They say, “If you write, you are a writer.” I’m speaking to the choir if you are a blogger reading my blog. Yes, we all want to be writers. Perhaps daily blogging to the ether satisfies your needs. Then again, perhaps your guage of success is getting a blog on Freshly Pressed or adding that thousandth name to your readership. My aspirations were more old-school. I wanted to see my work in print.
I began my quest to be published the usual way–acquiring the names of publishers and researching whether or not they accepted “unsolicited manuscripts.” They don’t…nary a one of the BIG ones. It’s the “don’t call us; we’ll call you” closed door. Publishers receive thousands of manuscripts, and those are the ones submitted through agents. How do you get an agent? Become a well-known writer.
You see the problem. Publishing houses will not accept manuscripts that have not already gone through the initial screening of being represented by an agent–a good one. But an author cannot get an agent without already being recognized as a writer, or having a well-known even sensational name that will sell books. [The subject of getting recognition through writing contests or writing seminars is another subject.]
Bottom line, it’s all about the marketing. An author can pay for everything else themselves–printing, editing, even the ISBN. But having a marketable name or big enough mailing list is what will get that printed book in the hands of buyers. Marketing is the nut that must be cracked.
I now have three books in print, but until my name goes national, they enjoy a small local following. However, I’m happy with that. We self-published my latest book, Timeless–A Door County Love Story. Yes, my husband and I began another business in our retirement–Farm Grove Publishing. But because we don’t plan to sell enough in a year’s time to create taxable income, it’s really more hobby than business.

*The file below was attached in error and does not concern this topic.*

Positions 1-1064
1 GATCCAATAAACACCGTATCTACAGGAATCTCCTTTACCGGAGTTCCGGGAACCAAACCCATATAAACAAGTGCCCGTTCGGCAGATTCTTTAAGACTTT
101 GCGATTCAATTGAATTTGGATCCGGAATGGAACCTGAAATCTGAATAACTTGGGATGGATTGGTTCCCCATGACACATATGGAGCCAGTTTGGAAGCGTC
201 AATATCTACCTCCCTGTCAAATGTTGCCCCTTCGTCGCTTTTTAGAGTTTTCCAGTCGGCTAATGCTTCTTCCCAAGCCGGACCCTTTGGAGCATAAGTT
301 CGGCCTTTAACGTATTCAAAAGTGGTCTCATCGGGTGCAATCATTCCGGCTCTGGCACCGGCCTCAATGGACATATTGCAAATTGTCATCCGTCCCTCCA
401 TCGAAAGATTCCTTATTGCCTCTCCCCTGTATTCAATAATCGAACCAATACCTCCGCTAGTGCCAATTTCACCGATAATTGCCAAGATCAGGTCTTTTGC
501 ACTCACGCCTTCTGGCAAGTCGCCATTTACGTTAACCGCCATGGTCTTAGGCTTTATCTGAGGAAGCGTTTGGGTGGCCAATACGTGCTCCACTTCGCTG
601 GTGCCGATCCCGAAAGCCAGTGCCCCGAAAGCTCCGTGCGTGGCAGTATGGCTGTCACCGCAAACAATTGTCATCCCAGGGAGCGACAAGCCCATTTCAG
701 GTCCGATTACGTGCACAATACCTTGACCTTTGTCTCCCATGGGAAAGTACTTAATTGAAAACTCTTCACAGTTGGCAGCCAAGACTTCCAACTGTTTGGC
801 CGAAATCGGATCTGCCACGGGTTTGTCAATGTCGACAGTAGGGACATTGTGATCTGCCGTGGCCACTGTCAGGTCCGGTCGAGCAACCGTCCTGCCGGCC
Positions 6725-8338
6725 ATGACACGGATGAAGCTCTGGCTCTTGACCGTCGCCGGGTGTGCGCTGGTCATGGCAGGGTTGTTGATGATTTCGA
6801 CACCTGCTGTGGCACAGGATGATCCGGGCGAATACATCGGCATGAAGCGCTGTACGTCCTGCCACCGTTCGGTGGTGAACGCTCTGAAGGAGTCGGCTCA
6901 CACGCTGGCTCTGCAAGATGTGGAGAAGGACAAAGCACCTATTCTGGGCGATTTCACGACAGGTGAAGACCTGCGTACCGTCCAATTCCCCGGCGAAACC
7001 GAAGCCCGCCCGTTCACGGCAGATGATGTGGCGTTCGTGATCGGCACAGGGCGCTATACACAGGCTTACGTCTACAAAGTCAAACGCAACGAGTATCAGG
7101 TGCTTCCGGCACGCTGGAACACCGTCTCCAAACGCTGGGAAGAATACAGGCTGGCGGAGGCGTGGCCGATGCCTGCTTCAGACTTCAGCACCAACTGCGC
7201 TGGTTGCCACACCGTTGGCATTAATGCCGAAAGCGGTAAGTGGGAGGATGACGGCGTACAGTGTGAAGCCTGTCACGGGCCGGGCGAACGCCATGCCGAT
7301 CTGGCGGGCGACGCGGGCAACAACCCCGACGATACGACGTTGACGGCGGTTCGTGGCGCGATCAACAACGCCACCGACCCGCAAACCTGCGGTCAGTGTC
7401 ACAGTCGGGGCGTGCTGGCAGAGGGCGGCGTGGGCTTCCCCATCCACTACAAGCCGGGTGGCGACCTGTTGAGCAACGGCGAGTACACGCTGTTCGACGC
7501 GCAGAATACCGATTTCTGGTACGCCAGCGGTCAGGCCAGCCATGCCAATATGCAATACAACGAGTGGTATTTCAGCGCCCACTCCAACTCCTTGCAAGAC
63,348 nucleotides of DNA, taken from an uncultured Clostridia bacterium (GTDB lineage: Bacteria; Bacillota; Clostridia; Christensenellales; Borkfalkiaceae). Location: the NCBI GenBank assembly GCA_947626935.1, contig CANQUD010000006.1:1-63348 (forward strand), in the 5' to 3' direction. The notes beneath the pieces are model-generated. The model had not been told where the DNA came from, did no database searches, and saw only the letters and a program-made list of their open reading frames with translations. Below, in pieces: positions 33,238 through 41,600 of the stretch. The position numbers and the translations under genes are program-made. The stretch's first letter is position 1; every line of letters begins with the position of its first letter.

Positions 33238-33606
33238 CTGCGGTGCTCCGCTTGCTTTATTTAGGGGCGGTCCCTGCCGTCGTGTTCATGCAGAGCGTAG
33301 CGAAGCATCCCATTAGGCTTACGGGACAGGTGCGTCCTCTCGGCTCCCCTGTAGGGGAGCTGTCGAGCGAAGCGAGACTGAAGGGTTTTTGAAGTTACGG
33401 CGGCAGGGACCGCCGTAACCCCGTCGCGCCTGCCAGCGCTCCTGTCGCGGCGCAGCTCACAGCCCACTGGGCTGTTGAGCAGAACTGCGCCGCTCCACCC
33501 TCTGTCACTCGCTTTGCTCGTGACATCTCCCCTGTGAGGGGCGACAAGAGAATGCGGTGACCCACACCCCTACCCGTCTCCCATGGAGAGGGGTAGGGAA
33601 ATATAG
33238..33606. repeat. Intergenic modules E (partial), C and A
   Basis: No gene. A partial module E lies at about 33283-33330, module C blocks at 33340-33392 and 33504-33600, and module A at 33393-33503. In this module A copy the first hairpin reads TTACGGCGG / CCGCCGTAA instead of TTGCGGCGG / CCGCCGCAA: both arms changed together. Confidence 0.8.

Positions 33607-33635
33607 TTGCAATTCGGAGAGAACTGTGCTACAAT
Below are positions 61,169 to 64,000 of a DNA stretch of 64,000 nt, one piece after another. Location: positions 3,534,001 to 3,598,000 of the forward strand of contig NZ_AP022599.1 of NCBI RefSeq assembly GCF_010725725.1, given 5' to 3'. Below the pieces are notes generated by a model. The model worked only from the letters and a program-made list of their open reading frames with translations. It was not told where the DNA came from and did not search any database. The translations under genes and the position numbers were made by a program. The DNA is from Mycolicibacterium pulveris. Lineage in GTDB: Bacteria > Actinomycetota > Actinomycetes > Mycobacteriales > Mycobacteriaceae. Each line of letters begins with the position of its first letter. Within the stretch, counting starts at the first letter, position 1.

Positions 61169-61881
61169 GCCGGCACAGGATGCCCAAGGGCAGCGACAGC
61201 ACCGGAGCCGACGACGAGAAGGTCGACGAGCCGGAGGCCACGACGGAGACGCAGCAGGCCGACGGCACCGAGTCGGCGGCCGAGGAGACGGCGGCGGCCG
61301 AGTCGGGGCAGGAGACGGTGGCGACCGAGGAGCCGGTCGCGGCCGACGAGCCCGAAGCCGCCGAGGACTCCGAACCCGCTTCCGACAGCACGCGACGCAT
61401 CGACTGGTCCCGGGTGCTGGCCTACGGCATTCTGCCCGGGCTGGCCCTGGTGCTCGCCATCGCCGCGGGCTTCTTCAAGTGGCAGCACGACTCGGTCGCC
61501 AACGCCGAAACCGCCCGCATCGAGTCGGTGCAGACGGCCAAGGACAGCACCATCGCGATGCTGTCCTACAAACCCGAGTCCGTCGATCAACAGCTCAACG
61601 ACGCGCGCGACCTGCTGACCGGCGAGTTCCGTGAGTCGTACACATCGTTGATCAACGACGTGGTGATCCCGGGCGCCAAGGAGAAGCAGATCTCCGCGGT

Self-publishing also kept costs down because I managed the editing, ISBN, and cover design myself with input from a friend in the business. A lower cost means a lower price, which means selling more books. The profit also comes to us, the investers, rather than to another publisher who gives back only royalties. Timeless has sold more copies than any of the other titles. This has happened just by word-of-mouth or book signings I have arranged myself. By this time, the Door County Series also has a loyal fan base who wait for the next installment. Because we are not “in it for the money,” becoming our own publishing company has been the right answer for us. The profit we realize pays for the costs of printing and allows us to distribute complimentary copies of the book when we wish. It is enough for us to break even, which pays for my closet profession as “writer.”
County Love Story, is available by e-mailing Farm Grove Publishing at email@example.com
Cost of the book is $10. It’s a great read for vacation weekends. You may wish to see what doing-it-yourself looks like! Keep writing.